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Critics reviews
Buena Vista Social Club
Wim Wenders United States, 1999
It’s distractingly apparent that Wenders, a German, wishes to evade the trap of taking a glib position on Cuba’s political legacy and thusly indulging an alien’s unseasoned perspective, which is admirable but artistically self-defeating… There’s mystery, majesty, eroticism, and despair in many of these images, which Wenders clearly believes to speak for themselves, but there’s also an inchoate hollowness in this film that leaves terrific moments scattered about without a foundation.
May 06, 2017
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It’s inside the ancient studio’s walls that Wenders’ film snaps to. His camera finds an astonishing sight: two beautiful Afro-Cuban singers of a certain age, facing each other behind two old microphones… The pair, matching their voices’ timbres with easeful grace, sing in rounded Cuban Spanish about silence and love and death. They wear expressions at once tender and serious as they gaze bemusedly at each other and the lush notes between them. The camera, as if transfixed, slowly circles them.
April 18, 2017
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Maybe Wenders himself was seeing the writing on the wall. After the failure of his ambitious magnum opus [Until the End of the World], he spent the ensuing decade making increasingly less successful fiction films, his name seemingly destined to become a dated relic of arty ‘70s and ’80s seriousness. But he found renewed life — not to mention an Oscar — with 1999’s Buena Vista Social Club (Nov. 12 only), a remarkably exuberant portrait of the titular Cuban musicians.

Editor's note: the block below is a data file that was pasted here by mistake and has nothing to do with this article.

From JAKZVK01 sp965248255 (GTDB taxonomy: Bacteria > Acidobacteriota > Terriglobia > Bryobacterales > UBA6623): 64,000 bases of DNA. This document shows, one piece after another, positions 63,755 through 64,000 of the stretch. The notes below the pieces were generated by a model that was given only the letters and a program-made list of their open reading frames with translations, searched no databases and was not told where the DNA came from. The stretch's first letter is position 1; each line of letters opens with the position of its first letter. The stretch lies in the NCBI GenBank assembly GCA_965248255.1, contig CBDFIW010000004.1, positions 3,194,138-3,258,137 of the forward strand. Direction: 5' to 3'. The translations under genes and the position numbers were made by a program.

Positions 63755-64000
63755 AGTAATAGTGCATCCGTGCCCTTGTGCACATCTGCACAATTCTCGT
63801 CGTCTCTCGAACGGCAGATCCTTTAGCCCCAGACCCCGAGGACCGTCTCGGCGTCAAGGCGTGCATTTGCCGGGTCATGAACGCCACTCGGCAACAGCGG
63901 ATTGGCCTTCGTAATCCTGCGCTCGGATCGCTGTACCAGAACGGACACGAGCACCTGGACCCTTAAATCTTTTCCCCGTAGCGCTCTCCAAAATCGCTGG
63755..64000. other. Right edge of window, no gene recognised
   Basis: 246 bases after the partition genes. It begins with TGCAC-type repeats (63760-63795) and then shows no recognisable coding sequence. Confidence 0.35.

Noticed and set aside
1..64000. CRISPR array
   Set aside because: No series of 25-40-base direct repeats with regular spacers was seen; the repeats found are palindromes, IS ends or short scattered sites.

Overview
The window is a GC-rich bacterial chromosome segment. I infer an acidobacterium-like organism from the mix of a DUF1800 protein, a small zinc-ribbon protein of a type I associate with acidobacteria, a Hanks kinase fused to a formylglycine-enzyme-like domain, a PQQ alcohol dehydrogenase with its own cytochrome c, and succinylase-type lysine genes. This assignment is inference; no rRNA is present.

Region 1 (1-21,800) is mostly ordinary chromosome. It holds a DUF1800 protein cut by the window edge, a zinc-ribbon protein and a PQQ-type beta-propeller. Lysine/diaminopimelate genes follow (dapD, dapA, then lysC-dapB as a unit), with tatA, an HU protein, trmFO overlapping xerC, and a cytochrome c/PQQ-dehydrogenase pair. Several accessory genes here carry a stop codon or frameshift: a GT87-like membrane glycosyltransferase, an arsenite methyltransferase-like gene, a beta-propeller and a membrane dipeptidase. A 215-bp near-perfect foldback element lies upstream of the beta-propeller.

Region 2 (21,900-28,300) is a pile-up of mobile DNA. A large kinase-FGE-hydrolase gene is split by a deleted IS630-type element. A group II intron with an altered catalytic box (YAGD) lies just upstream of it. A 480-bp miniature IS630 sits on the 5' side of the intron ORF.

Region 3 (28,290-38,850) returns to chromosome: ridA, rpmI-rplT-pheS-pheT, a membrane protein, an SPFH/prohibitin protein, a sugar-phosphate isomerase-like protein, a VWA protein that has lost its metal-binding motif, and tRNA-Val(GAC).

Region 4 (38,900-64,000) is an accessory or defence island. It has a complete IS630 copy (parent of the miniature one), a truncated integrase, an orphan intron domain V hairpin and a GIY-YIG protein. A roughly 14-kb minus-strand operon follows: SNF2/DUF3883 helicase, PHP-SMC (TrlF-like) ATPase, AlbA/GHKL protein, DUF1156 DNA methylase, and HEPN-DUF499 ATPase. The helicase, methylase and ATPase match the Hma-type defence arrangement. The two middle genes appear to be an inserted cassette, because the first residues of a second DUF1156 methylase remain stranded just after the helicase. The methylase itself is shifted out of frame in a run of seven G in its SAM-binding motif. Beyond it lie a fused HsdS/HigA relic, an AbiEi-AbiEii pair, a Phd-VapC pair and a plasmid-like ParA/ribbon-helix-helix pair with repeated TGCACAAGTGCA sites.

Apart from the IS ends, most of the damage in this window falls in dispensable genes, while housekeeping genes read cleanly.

November 05, 2015
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The result is arguably the finest film of its kind since the similarly intimate and somehow almost miraculously expansive musical event-movie, The Last Waltz (Martin Scorsese, 1978). Buena Vista Social Club is also the most joyous celebration of the sights, sounds and aromas of Latin culture by sympathetic northern outsiders since the once very highly praised but today rather underrated French/Brazilian Academy Award and Palme d’Or winner Orfeu Negro (Black Orpheus, Marcel Camus, 1959).
October 06, 2014
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It’s a celebration of tobacco-laden, campesino lore so star-struck with the joy of performance that it becomes less a journey into Castro’s Cuba than glorified concert footage. Wenders is a well-meaning outsider and has nothing but respect for the music of the Buena Vista Social Club though there’s little here to suggest that he understands the profundity of Ibrahim Ferrer’s lyrics.
August 19, 2001
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Despite the clumsy execution, the film is a valid celebration of musical sophistication and ageless optimism.. The visual evidence of Cuba’s decline is beautifully caught with overexposed film to create a sunbleached effect that goes with the now anaemic Cadillacs and Buicks that were once part of the sumptuous pre-revolutionary Cuban experience of the 50s.
September 01, 1999
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The best Wim Wenders documentary to date and an uncommonly self-effacing one, this 1999 concert movie about performance and lifestyle is comparable in some ways to Latcho Drom, the great Gypsy documentary/musical… The players and their stories are as wonderful as the music, and the filmmaking is uncommonly sensitive and alert.
June 01, 1999
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